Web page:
Advantages of SWOT
The advantages and disadvantages of a SWOT analysis (Barney, 1995):
- Helps to identify opportunities – An in-depth SWOT analysis helps to identify any opportunity that may otherwise not be visible. It can provide an overall view about any opportunity together with associated threats.
- Helps to analyse and thus take advantage of strengths – With the help of SWOT, we are able to identify the strength or strong points of either a product, person or organisation. The strength can also be mentioned as the Unique Selling Point (or the USP) of a product in marketing parlance.
- Helps to identify and deter threats – The SWOT analysis helps in the identification of threats (if any) so that we can find remedial measures before the threat actually strikes, or adapt ourselves so that our interests are protected.
- Helps to identify and address the weaknesses – There are bound to a few weaknesses associated with a product, person or organisation. SWOT helps to identify them so that the exact ways and means to address them can be determined.
- Helps in the formulation of strategies – Every organisation or product needs a strategy for success. With the help of SWOT the various angles with respect to strength, weakness, opportunity and threat can be zeroed in, and strategies with respect to the organisation could be formed.
Disadvantages of SWOT
There are certain disadvantages associated with SWOT:
- SWOT is only an analysis, it does not proffer any solutions to the issue at hand. It can at best provide an in-depth analysis.
- SWOT does not prioritise and say what is urgent and what is not. The analysis once done only gives an idea of the whole issue. It will be the user’s responsibility to determine what a priority is, and what is not.
- There can be a situation wherein biases or vested interests may overcome the need to acknowledge weaknesses and threats. This situation could be dangerous for the organisation or product in the long run. Only a clear and unbiased opinion will be required for arriving at a correct measure.
- SWOT helps in the gathering of million ideas, but it definitely would not suggest which one is the most suitable in the context of one’s organisation. Too many options can actually confuse the decision makers.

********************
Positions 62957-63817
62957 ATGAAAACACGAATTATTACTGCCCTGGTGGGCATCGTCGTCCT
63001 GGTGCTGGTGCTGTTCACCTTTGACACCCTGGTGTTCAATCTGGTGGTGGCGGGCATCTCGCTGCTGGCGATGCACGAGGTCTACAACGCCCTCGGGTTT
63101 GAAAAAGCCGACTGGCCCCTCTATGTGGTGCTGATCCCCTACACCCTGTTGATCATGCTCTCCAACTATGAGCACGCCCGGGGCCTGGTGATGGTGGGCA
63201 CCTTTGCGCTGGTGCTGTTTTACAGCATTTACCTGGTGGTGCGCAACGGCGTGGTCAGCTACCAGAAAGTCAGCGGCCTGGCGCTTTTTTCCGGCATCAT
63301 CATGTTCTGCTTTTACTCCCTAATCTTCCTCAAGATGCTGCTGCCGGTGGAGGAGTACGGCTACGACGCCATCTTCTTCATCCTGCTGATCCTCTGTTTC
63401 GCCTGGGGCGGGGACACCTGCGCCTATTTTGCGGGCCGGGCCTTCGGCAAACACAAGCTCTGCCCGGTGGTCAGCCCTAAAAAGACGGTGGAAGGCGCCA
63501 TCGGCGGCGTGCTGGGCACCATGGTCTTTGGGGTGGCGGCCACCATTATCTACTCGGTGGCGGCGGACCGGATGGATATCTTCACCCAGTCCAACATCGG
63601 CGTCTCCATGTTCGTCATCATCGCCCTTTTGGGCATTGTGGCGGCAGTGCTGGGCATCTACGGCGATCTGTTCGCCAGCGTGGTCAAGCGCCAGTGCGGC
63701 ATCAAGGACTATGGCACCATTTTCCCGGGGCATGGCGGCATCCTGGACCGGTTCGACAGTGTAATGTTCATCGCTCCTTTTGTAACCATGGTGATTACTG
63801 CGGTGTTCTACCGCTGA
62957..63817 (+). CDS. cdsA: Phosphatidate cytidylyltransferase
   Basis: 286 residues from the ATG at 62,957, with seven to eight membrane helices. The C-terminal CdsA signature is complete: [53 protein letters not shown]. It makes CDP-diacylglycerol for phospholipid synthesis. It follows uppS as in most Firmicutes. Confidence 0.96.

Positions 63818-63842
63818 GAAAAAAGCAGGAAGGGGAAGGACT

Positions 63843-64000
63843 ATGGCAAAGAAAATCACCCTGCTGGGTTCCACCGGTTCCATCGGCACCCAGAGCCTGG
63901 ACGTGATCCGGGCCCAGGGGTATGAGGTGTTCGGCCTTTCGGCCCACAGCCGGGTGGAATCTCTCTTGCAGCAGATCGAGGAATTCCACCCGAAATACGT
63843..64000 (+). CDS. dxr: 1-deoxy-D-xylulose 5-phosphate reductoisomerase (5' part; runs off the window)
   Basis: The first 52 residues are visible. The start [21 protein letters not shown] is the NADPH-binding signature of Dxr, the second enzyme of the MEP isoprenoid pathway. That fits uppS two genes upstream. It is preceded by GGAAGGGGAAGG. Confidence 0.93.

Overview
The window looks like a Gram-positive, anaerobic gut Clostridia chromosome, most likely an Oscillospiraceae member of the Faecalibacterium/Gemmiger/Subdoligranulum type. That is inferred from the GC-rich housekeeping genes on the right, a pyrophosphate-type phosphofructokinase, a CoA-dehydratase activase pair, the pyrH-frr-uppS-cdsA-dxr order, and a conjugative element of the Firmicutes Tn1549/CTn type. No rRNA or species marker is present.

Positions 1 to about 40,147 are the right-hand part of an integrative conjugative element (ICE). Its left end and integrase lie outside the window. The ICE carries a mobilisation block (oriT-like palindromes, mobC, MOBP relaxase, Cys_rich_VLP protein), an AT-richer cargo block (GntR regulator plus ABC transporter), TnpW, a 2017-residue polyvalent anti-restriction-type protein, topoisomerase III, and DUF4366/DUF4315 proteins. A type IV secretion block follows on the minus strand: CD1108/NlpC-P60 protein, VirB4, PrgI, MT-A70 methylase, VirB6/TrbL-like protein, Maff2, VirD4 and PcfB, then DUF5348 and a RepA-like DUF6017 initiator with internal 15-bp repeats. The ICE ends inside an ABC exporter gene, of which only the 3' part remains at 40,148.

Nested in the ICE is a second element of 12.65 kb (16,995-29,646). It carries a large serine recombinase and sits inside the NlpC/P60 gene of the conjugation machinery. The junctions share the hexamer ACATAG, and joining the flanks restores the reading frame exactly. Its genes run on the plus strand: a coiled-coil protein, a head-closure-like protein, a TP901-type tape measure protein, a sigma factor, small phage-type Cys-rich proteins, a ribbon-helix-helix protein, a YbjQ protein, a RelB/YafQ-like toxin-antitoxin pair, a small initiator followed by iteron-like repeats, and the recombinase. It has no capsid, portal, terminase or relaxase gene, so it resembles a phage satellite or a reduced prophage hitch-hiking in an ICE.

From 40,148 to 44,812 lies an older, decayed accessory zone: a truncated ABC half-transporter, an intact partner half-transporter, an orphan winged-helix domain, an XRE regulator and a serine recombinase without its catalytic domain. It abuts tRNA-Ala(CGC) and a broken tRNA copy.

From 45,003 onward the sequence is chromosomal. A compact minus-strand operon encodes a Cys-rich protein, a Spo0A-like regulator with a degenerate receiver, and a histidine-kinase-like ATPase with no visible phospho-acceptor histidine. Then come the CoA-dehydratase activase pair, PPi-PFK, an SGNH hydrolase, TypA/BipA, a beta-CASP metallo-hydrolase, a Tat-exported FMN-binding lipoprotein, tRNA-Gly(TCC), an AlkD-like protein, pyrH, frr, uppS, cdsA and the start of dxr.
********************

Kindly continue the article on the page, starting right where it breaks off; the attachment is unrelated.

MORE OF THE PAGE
- SWOT analysis can generate a lot of information from the facts provided to it which may or may not be useful for the business. Some of the information generated is not at all useful and it does not help the strategist at all.
- How valuable is the split between strength/weakness and opportunity/threat as very often the same point can be both a strength and a weakness and every opportunity can also be a threat.
A SWOT analysis as a tool for strategy planning has a lot of advantages. This analysis is frequently used by marketing managers as well as strategy planners to identify the internal factors such as strengths and weaknesses of their product as well as zero in on the opportunities and threats present that can probably affect the external environment of the product or business (Porter, 1981). This analysis is very important for the formulation of strategies for the present as well as the future. What the strategist needs to do is separate the wheat from the chaff while using this technique. Not all the ideas generated or information presented will be useful or relevant to the product or business. Identifying what is important, and what can be taken up later, is the biggest task. If this tool is used effectively, and the limitations are dealt with carefully, it can reap a lot of benefits for the user (Barney, 1991).
You can find out more about the SWOT analysis in the Manager’s tool kit section of the iQualify UK Teaching Zone.
Barney, J., 1991. Firm Resources and Sustained Competitive Advantage. Journal of Management, pp. 99-120.
Barney, J. B., 1995. Looking inside for competitive advantage. Academy of Management Perspectives, pp. 49-61.
Porter, M., 1981. The Contributions of Industrial Organization to Strategic Management. Academy of Management Review, pp. 609-620.
Valentin, E., 2001. SWOT Analysis from a resource based view. Journal of Marketing Theory and Practice, pp. 54-69.
By an iQualify UK staff writer